Below is an example of my chart of reds. Creating a chart like this is a lovely way to really SEE the color bias of each tube of paint you own. Several orange and blue reds are apparent in this chart. The fun you have as a painter is choosing the pair you want to use given your creative preferences.
I recommend starting with just two yellows, two reds and two blues. Oh, I know we like to have lots of colors on our palette. However, using a balanced palette such as the one above will open the door to color confidence while decreasing the probability of making mud.
In my next post, I will explain how the Two-Primary Palette is key to mixing the colors you desire. We will start with mixing bright and dull secondary colors. It’s a simple approach to mixing a bright or a dull green, a bright or dull orange, and a bright or dull purple.
In conclusion, I submit that knowing warms and cool colors is important when it comes to applying colors in a painting, It’s just not essential when mixing colors. Hopefully I have convinced you that seeing the color bias of a primary color is easier to comprehend and use versus trying to determine if it is warm or cool.
Let me know what you think in the comment box below.
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You may be asking, “Yikes! Is Carol going to discuss how to mix with green tubes of paint?!”
As many of you know, I am not a fan of green paint that we can buy in tubes no matter the medium. I much prefer mixing green with yellows and blues as described and demonstrated in my free Mix Greens with Ease e-book. I have never liked tube greens. The top two reasons are, 1. They do not look natural, and 2. Most of them have a very strong tintorial strength and can be over powering. For some reason, my reaction to tube greens is similar to hearing chalk screeching on a black board.
At the same time, I know that many painters have tube greens on their palettes, such as: Viridian, sap green, and permanent green, etc. Given their popularity, I thought I would share with you a few color charts showing how you can mix more natural looking greens using these tube greens. Don’t get me wrong, these unnatural greens do come in handy when painting a green glass vase or creating a sense of fantasy, such as the Wizard of Oz. 🙂 Abstract paintings are open game when it comes to color.
How Do You Make Tube Greens Look Natural?
This first chart displays how I mixed the watercolor tube greens of Winsor green and Viridian with three different reds. You can also see three different ratios of green and red in the rows.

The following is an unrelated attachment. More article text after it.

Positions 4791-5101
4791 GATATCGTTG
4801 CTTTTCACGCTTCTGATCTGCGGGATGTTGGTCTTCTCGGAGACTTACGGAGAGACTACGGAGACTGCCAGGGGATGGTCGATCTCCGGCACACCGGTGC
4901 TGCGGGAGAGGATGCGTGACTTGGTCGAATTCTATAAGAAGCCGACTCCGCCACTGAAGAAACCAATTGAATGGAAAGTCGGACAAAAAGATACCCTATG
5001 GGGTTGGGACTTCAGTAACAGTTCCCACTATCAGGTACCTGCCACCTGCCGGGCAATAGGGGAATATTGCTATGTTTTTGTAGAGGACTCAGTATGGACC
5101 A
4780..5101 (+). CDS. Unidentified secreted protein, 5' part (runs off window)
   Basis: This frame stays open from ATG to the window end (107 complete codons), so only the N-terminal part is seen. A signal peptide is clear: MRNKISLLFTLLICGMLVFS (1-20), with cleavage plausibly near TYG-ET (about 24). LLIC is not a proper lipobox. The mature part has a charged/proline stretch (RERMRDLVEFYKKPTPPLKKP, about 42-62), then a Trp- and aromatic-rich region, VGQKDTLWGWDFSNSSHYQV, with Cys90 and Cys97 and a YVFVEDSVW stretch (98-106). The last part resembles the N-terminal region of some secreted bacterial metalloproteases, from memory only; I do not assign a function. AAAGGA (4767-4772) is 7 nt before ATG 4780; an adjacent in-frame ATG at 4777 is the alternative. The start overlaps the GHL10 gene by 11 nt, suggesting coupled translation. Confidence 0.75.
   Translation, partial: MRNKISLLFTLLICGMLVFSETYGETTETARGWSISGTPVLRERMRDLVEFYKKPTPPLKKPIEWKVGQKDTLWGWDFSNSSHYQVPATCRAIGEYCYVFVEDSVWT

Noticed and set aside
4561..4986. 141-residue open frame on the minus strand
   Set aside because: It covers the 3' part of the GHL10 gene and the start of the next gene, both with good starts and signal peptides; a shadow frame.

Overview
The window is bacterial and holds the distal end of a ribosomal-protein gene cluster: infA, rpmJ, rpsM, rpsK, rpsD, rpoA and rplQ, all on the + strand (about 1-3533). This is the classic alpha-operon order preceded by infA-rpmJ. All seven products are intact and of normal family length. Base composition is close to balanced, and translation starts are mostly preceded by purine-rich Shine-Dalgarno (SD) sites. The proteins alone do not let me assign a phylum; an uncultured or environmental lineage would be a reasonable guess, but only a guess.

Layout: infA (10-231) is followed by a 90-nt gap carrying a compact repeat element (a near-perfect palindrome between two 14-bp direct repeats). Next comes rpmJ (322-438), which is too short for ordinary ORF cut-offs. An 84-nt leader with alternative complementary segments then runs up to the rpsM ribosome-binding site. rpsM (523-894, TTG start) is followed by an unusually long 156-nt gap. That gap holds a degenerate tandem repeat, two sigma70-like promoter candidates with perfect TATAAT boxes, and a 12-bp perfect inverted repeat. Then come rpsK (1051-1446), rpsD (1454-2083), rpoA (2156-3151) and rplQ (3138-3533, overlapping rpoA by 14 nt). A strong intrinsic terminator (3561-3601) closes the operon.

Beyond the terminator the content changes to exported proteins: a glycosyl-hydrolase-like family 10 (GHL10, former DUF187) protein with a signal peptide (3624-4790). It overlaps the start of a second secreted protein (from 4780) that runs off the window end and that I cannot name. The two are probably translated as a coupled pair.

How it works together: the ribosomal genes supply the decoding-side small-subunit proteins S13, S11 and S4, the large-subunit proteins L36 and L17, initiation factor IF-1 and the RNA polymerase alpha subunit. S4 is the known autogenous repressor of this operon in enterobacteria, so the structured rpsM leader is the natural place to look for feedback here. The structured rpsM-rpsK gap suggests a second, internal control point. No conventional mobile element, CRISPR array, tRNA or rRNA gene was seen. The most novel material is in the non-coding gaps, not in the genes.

There are some yummy dark greens as well as delightful blue greens that you would find in spruce trees, a deep forest or back in the distance of a landscape painting. Where else could you apply these greens? Because I am mixing the color opposites of red and green, I added only a bit of the red to maintain the integrity of green. It may take some practice in achieving these different hues.
Then I duplicated this chart but this time I added a little bit of aureolin (for those of you who do not know watercolor paints, aureolin is a transparent green-yellow similar to Hansa yellow light) to Viridian and Winsor Green respectively. Notice how the resulting greens warm up nicely and look even more natural.
These next two color charts show the results of mixing three different oil tube greens with the corresponding cadmium red, rose and Indian red. Do these appear natural looking to you? Which ones would you use in a floral, landscape or abstract painting?
Next, I mixed only Viridian with two different yellows – lemon yellow and Hansa yellow medium – as seen in the first row of greens in the chart below. I then mixed this yellow + green mixture with the same reds as above. The subtle differences are difficult to see in this digital format. Time to try out your own chart of greens?
Of course there a many variations of these charts given the colors available to you. Which are you inspired to try mixing?
In the end, mixing my greens with yellows and blues remains my preference over using tube greens. I prefer this because I will have used those same yellows and blues in other mixtures in my painting which creates more unity throughout the piece. However, we live in a world of many options and color is personal. Enjoy making discoveries about color and learning what tickles your fancy.
What is your preference? Does it vary depending on what you are painting? Hopefully the above has inspired you to further explore your colors.
Please share this post with other painters who may benefit from this information. Thank you!